The contradictory results observed when comparing continuous animation and sequential static frames could be partly due to micro-step granularity and to the conditions under which the sequences of static frames were presented.
Concerning granularity, Tversky et al. (2002) noted that ‘‘many of the static graphics portray only the coarse units’’ of a process or of an object ‘‘whereas the animations portray both the coarse and the ﬁne segment’’ (p. 252). However, multiple graphics should depict more ﬁne-grained segmentation, without adding too much information, to avoid cognitive overload. The presentation of sequential static frames is a crucial point because inferential activity could depend on it.
1.3. Static vs. animated presentation
In previous research the conditions of static sequential presentation were not always speciﬁed. Static frames can be
presented according to two conditions at least. In the ﬁrst case each static frame appears independently of the others:
the ﬁrst frame disappears when the second appears, and so forth. Under such circumstances, the new information may override the old information in working memory. Such a sequential independent-static-frame presentation may also interfere with the perception of continuity of the movements and also increase cognitive demands because the learner has to maintain the ﬁrst frame in working memory while the second is processed (Ayres & Paas, 2007; Paas et al., 2007). Moreover, it can be assumed that sequential independent-static-frame presentation could interfere with inferential activity by increasing extraneous cognitive load (Paas et al., 2007).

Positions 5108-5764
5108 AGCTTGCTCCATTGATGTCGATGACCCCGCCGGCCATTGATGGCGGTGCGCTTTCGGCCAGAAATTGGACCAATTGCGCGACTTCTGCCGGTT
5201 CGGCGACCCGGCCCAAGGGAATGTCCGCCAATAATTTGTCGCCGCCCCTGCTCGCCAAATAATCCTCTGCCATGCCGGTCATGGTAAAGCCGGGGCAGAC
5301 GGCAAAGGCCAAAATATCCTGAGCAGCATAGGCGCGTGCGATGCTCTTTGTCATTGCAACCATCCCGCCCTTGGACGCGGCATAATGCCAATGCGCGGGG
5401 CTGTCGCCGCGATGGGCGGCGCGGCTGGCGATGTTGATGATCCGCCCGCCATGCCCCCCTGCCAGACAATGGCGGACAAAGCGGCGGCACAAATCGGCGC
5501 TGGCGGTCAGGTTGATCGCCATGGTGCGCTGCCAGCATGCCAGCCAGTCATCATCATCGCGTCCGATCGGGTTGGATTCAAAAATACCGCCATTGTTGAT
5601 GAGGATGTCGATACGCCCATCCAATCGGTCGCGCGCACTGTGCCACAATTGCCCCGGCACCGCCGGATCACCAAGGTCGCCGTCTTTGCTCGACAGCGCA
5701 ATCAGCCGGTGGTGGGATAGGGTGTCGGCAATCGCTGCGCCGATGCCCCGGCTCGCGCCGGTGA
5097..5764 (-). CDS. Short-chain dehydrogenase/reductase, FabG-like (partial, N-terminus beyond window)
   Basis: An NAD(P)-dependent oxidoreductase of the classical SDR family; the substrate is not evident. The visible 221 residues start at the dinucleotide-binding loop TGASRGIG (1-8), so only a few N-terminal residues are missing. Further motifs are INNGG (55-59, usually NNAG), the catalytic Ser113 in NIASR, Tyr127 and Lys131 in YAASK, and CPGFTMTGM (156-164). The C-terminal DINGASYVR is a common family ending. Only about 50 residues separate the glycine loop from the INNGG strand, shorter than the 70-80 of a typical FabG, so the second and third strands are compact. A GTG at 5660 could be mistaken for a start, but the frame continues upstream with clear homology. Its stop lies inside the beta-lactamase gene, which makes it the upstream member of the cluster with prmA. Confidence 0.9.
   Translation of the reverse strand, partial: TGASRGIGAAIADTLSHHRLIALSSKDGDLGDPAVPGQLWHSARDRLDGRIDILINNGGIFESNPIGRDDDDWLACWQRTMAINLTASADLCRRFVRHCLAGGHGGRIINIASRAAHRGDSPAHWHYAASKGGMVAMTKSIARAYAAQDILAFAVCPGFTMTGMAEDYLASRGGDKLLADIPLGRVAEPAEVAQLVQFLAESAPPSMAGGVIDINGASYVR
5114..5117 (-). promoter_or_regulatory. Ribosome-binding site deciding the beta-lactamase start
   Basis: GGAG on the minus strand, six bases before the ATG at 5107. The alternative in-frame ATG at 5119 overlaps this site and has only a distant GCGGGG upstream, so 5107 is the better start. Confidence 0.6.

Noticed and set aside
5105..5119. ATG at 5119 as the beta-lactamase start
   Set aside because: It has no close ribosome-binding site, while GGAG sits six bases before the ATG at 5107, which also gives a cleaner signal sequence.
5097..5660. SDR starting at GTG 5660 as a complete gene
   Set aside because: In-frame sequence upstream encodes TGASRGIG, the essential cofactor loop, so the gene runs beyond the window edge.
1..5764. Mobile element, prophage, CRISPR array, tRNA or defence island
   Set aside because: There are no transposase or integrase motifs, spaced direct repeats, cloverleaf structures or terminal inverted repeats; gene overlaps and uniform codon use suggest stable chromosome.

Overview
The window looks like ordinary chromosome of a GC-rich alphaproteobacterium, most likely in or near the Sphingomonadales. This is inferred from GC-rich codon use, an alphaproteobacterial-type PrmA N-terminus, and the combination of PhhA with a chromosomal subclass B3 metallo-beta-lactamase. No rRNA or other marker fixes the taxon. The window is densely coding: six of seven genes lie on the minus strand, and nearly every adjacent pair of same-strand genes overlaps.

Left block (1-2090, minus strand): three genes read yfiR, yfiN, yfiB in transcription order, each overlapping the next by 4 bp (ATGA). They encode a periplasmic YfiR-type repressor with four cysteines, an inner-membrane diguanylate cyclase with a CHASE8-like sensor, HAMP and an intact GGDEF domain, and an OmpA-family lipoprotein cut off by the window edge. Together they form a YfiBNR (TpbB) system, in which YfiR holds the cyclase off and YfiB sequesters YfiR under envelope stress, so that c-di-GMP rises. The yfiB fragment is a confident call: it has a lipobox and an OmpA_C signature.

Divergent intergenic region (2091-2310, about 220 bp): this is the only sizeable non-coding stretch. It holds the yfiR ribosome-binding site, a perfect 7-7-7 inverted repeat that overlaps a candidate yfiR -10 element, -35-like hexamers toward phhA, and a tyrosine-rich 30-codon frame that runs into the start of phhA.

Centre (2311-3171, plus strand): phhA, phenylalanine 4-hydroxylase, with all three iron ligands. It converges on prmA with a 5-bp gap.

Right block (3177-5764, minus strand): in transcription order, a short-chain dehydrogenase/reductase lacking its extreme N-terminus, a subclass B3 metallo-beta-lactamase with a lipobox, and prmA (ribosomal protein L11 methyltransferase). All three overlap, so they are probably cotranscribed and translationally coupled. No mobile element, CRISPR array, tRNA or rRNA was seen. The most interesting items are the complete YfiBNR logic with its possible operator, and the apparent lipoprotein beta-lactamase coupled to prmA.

In the second case, integrated sequential static frames are presented side by side on the same screen. The entire segmented process is available simultaneously for the learner. This presentation can support the building of a precise dynamic mental representation. Each step of the process is visually accessible on the same screen, allowing the learner to mentally create and maintain continuity in the perception of the process. Moreover, direct visual comparisons between the different steps are possible, enhancing germane load (Ayres & Paas, 2007). Such comparisons may generate inferences about steps of ﬁner granularity between the main coarse steps. It can be assumed, then, that this type of integrated sequential presentation of static frames is particularly effective for the processing of information ´ involving elaboration of the mental representation of dynamic mechanical systems (Betrancourt & Tversky, 2000;
Tversky et al., 2002).
1.4. User-control of animation
Another way to present more apprehendable animations, recently explored by a number of researchers (Boucheix, 2008; Boucheix & Guignard, 2005; Kriz & Hegarty, 2004; Lowe, 2004; Mayer & Chandler, 2001; Price & Rogers, ´ 2004; Schwan & Riempp, 2004; Tassini & Betrancourt, 2003), regards user-control on the animation’s course.